Table 2:

2. Gender * 12.Whether the literary rule of interpretation contains ambiguity/ incompleteness in dispensing justice?

Crosstab
Count 
  12.Whether literary rule of interpretation contains ambiguity/ incompleteness in dispensing justice?  
  strongly agree agree neutral disagree strongly disagree  
2. Gender male 476 179 269 215 72  
  female 179 169 159 38 18  
Total 655 348 428 253 90  
Crosstab
Count 
  Total
   
2. Gender male 1211
  female 563
Total 1774
Chi-Square Tests
  Value df Asymptotic Significance (2-sided)
Pearson Chi-Square 95.502a 4 .000
Likelihood Ratio 97.688 4 .000
Linear-by-Linear Association 6.959 1 .008
N of Valid Cases 1774    
a. 0 cells (0.0%) have expected count less than 5. The minimum expected count is 28.56.
Symmetric Measures
  Value Asymptotic Standardized Errora Approximate Tb Approximate Significance
Interval by Interval Pearson’s R -.063 .022 -2.642 .008c
Ordinal by Ordinal Spearman Correlation -.041 .022 -1.745 .081c
N of Valid Cases 1774      

The research question is whether the literary rule of interpretation contains ambiguity/ incompleteness in dispensing justice. 655 persons strongly agree literary rule of interpretation contains ambiguity/ incompleteness in dispensing justice. 348 persons agree literary rule of interpretation contains ambiguity/ incompleteness in dispensing justice. 428 persons are neutral on the literary rule of interpretation contain ambiguity/ incompleteness in dispensing justice. 253 persons disagree literary rule of interpretation contains ambiguity/ incompleteness in dispensing justice. 90 persons strongly disagree literary rule of interpretation contains ambiguity/ incompleteness in dispensing justice. The chi square value is above 0.05 and the null hypothesis is proved.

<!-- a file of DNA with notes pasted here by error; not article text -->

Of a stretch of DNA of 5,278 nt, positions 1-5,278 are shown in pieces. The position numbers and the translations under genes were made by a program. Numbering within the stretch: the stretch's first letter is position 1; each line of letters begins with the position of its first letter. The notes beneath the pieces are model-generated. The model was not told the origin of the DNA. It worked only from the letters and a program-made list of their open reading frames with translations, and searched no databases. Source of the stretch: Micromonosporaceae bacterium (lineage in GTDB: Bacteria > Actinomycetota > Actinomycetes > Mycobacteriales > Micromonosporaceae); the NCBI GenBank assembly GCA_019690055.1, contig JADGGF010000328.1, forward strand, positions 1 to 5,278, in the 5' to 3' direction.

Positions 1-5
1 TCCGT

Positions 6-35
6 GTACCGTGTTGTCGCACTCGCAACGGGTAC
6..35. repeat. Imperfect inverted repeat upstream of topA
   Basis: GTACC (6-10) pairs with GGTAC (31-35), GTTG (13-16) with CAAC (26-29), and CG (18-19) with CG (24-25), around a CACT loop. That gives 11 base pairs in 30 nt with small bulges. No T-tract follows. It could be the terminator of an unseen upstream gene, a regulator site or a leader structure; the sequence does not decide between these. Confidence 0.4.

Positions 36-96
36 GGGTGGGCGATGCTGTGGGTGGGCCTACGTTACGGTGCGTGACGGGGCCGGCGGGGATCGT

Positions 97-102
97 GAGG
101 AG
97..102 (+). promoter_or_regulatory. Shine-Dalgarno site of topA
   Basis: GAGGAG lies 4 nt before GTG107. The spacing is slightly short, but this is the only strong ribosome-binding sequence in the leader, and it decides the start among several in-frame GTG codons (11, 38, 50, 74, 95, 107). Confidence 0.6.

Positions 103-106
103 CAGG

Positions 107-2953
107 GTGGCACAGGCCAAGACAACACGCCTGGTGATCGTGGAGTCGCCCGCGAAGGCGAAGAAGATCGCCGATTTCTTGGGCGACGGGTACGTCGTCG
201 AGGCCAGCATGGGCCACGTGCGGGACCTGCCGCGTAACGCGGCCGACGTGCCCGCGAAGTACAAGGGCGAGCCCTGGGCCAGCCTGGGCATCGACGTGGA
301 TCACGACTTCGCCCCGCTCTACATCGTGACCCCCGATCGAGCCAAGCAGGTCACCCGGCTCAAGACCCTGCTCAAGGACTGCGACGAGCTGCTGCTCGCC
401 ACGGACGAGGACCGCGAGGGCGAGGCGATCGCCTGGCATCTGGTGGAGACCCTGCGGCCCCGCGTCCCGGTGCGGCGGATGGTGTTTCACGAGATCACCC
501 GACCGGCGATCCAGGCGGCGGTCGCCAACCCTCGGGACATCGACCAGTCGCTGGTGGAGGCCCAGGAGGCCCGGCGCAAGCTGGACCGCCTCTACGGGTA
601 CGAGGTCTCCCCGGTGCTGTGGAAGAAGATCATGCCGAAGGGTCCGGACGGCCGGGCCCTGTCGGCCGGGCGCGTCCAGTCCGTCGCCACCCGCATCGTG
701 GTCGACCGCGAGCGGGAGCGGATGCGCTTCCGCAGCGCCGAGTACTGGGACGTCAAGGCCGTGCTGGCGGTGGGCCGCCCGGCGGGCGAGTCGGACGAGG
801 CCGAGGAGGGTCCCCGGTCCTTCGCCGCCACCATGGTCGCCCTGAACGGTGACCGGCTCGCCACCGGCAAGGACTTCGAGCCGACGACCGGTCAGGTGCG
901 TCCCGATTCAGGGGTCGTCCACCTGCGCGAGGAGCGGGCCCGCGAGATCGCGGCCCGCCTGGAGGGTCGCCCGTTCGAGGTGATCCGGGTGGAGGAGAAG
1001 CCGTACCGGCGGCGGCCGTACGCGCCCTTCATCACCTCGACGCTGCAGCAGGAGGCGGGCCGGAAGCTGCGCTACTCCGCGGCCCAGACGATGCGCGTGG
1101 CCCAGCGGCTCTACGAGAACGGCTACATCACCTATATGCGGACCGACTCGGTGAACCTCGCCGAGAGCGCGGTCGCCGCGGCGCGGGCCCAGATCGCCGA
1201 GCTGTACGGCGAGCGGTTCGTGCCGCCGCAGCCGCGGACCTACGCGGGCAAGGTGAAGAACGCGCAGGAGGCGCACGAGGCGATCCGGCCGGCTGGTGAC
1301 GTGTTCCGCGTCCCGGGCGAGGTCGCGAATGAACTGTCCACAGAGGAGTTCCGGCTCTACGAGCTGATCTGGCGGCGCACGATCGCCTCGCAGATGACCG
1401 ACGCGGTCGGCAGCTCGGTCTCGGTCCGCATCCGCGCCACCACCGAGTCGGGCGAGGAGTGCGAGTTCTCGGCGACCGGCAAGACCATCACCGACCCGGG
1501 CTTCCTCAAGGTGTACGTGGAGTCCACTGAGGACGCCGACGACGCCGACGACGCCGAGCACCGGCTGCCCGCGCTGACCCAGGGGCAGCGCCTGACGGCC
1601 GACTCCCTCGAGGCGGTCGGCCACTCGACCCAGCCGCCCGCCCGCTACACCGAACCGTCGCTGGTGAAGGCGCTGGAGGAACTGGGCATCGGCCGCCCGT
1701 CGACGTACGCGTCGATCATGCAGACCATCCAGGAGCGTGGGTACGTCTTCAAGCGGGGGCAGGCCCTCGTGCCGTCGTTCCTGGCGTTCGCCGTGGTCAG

Discussion:

The research question is whether courts interpret the statutes in literal and ordinary sense in literal rule of interpretation.554 persons strongly agree that courts interpret the statutes in literal and ordinary sense in literal rule of interpretation.276 persons agree that courts interpret the statutes in literal and ordinary sense in literal rule of interpretation.618 persons are neutral that courts interpret the statutes in literal and ordinary sense in literal rule of interpretation.266 persons to disagree that courts interpret the statutes in literal and ordinary sense in literal rule of interpretation.60 persons strongly disagree that courts interpret the statutes in literal and ordinary sense in literal rule of interpretation. The chi square value is above 0.05 and the null hypothesis is proved.

The research question is whether the literary rule of interpretation contains ambiguity/ incompleteness in dispensing justice. 655 persons strongly agree literary rule of interpretation contains ambiguity/ incompleteness in dispensing justice. 348 persons agree literary rule of interpretation contains ambiguity/ incompleteness in dispensing justice. 428 persons are neutral on the literary rule of interpretation contain ambiguity/ incompleteness in dispensing justice. 253 persons disagree literary rule of interpretation contains ambiguity/ incompleteness in dispensing justice. 90 persons strongly disagree literary rule of interpretation contains ambiguity/ incompleteness in dispensing justice. The chi square value is above 0.05 and the null hypothesis is proved.Lowe & Potter 2018; Katzmann 2014; Sarathi 1975; Kafaltiya 2008; Devenish 1992; Sarathi 1986; Wilson et al. 2018; Eskridge et al. 1994)

Findings:

  • 554 persons strongly agree that courts interpret the statutes in the literal and ordinary sense in the literal rule of interpretation.
  • 655 persons strongly agree literary rule of interpretation contains ambiguity/ incompleteness in dispensing justice.
  • 348 persons agree literary rule of interpretation contains ambiguity/ incompleteness in dispensing justice.

Conclusion: